Jessica ROTHE1 | Claudia Maria MELISCH2 | Natasha POWERS
(1Charité Berlin, Germany | 2Humboldt-University, Berlin, Germany)

Keywords: Forensic Genetics, Medieval cemetery, excavation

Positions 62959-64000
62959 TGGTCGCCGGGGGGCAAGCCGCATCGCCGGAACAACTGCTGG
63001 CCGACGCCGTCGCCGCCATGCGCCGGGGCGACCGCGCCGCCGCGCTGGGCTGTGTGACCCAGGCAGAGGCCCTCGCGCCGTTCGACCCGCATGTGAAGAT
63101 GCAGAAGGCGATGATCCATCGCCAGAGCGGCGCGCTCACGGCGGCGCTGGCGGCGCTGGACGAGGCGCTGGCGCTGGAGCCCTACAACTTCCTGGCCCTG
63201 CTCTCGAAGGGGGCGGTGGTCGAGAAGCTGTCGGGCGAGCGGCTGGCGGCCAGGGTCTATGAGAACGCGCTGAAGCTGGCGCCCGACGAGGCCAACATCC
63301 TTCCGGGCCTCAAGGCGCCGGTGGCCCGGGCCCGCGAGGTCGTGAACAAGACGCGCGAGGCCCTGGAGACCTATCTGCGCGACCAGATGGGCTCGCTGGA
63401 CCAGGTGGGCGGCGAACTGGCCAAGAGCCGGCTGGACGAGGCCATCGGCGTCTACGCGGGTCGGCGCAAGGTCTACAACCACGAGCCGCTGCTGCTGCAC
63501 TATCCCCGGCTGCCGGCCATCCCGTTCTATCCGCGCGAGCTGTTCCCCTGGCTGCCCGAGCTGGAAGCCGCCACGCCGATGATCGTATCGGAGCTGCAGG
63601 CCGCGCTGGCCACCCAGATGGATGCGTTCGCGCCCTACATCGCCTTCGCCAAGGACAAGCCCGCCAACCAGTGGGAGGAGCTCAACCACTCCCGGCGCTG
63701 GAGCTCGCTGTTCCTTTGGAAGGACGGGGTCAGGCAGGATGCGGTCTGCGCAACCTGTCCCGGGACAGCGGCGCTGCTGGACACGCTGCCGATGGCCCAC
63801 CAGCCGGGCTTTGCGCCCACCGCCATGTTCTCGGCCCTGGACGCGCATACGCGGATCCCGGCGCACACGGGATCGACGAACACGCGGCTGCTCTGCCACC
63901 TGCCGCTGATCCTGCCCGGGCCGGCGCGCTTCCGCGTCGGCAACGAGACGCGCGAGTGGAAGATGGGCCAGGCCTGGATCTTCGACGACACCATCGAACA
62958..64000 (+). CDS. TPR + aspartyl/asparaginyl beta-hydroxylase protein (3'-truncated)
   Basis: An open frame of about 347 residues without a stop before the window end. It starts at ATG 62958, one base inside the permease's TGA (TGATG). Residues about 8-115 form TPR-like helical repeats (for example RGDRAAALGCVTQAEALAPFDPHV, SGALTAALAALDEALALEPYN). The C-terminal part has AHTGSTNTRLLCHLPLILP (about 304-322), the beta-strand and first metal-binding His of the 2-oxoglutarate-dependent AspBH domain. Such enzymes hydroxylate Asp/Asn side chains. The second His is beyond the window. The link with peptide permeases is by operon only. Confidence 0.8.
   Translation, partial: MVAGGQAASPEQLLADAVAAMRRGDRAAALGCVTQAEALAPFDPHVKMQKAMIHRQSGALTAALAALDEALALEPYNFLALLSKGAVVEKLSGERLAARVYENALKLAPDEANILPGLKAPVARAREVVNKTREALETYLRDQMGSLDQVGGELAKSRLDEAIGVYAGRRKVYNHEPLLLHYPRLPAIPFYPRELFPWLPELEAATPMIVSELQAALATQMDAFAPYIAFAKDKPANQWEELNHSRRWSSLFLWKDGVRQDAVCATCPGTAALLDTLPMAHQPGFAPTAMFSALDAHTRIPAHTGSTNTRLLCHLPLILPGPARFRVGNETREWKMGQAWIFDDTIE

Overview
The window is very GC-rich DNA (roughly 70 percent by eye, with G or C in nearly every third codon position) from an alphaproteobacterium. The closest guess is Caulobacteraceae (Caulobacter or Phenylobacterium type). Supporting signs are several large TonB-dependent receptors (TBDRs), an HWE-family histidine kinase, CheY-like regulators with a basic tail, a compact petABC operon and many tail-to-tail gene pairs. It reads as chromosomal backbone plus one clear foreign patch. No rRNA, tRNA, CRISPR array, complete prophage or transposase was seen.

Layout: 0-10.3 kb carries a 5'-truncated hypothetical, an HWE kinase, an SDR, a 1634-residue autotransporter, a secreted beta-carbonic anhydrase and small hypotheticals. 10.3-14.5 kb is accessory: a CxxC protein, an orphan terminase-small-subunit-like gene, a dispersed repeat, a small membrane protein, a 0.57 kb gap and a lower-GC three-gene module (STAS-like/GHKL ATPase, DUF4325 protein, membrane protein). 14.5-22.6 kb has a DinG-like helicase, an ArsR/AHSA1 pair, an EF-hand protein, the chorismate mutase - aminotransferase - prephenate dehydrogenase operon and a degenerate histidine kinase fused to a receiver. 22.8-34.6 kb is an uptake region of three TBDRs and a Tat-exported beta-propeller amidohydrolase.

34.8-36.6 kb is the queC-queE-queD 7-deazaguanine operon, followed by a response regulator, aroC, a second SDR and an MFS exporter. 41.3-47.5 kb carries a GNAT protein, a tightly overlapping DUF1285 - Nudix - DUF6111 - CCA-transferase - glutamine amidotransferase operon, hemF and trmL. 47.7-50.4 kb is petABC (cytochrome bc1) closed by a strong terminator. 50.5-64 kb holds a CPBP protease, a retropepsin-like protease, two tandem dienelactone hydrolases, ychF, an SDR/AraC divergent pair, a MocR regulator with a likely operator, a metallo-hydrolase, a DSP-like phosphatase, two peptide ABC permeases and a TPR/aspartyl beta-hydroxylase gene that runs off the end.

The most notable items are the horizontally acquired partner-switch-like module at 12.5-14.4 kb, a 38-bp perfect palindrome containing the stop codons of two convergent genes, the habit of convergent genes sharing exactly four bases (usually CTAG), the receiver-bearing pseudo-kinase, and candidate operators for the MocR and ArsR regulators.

The department of Forensic Genetics at Charité Berlin investigated a triple burial that was found during recent excavations at St. Peters square in Berlin and dates back to the 12 th century and therefore to the beginning of the settlement Cologne/Cölln, Berlins medieval sister city. This triple grave was particular striking because of the unusual orientation of the skeletons and the high number of sharp force injuries that the buried individuals had to suffer prior to their death. Analysis from different disciplines, as well as the here in detail demonstrated DNA-analysis revealed the social function and of three individuals were that of mercenary soldiers, a part of the medieval societies which so far has been relatively poorly studied. Germany’s capital Berlin originated from the medieval twin cities Berlin and Cologne and was founded during the last quarter of the 12th century. In the center of the early Cölln stood the Saint Peter‘s Church with its graveyard, which is believed to serve as the burial site for the first settlers of Cölln. Relatively few is known about the first settlers of Cölln – Who where this first settlers? – Where they came from? – What were their life conditions and their social constructions? Modern genetic research can help to find out much more about the early deceased.